Guest Post: 5 Things Startups Should Know About HR

By on January 4, 2017

Holy crap, it’s 2017! I’ll be back with a new original post next week but it’s a guest poster for this week – HAris Quintana with 5 Things Startups Should Know About HR: Anyone who is in the process of

Guest Post: 7 Steps to Developing Good Habits That Will Help You Succeed as an Entrepreneur

By on December 20, 2016

It’s guest post day again. This one is from Jenny Smith and gives you some tips to develop the helpful habits you’ll need to succeed as a business owner. Starting a business is not an easy thing to do. However,

Best Gifts for Entrepreneurs 2016

By on December 13, 2016

I’m a bit late with the list this year but here’s my annual roundup of the top gifts for the entrepreneur in your life. Maybe there are some procrastinators out there who haven’t yet completed their holiday shopping. Full disclosure,

Guest Post: Tips to Create a Great Business Plan

By on December 7, 2016

Our guest post this week is from Erika Brookes and she has some tips for writing a business plan. Also, don’t forget to check out my ebook if you need a more in-depth walk through of how to plan your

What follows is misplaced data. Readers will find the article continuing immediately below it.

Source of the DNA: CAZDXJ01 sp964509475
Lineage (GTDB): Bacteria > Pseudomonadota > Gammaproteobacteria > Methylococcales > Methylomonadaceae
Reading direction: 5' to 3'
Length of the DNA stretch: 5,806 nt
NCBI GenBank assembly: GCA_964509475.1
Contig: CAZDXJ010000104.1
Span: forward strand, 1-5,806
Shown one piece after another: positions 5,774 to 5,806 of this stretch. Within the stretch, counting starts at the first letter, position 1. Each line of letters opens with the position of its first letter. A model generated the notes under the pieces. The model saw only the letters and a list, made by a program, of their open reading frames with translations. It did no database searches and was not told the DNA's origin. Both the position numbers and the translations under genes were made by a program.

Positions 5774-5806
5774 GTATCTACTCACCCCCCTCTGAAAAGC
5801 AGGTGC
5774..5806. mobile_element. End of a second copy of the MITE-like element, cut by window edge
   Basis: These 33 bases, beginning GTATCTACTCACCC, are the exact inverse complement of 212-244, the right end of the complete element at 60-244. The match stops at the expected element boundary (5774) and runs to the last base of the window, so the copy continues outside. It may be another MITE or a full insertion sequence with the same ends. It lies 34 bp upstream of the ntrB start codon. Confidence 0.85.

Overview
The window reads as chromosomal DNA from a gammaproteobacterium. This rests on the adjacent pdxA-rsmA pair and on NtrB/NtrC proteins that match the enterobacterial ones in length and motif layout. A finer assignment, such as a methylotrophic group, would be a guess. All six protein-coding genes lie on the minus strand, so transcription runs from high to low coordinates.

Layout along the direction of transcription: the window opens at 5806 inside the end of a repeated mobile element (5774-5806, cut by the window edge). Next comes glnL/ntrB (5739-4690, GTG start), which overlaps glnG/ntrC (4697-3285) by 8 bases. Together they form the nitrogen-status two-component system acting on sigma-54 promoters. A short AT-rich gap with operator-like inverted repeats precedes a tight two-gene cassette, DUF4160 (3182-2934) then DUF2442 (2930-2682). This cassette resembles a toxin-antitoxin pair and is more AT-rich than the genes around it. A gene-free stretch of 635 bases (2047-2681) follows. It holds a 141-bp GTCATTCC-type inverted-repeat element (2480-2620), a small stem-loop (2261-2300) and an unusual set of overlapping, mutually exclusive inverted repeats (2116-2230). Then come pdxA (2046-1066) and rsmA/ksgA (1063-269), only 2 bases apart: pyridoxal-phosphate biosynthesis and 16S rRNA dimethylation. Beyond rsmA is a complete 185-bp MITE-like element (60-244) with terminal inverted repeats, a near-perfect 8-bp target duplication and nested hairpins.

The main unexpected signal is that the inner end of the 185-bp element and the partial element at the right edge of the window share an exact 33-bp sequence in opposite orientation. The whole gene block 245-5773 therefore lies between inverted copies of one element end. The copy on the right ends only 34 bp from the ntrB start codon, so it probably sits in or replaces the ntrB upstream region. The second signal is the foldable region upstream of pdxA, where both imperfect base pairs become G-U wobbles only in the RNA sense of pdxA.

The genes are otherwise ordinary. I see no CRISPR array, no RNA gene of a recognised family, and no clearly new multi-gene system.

Guest Post: Essential Features of a Small Business Website

By on November 23, 2016

Modern customers have near constant access to information and they don’t hesitate to use it to gain information on products and services. They’ll glance at reviews, consider the online reputation of the brand, and even conduct some in-depth research on

Guest Post: Top Franchises for Every Budget

By on November 17, 2016

I know it’s not quite time for another post but I am sending another guest post your way. While I don’t have any background in franchises and don’t work with clients who operate franchises, I know that some of you

Guest Post: 5 Simple Strategies for Minimizing Work-Related Stress

By on November 8, 2016

Even though I skipped an original post last week because I was recovering from my wisdom teeth removal, it’s still guest post week and we have another article from Rachel Craig, who’s written for us before 🙂 Whether you’re running

Guest Post: Lessons a Small Business Owner Can Learn from a Professional Logo Designer

By on October 25, 2016

We’re back with another guest post this week. This one comes from freelance writer Melissa Lang: No matter what size of business you run, every business needs a company logo. When considering changes or rebranding to your original logo think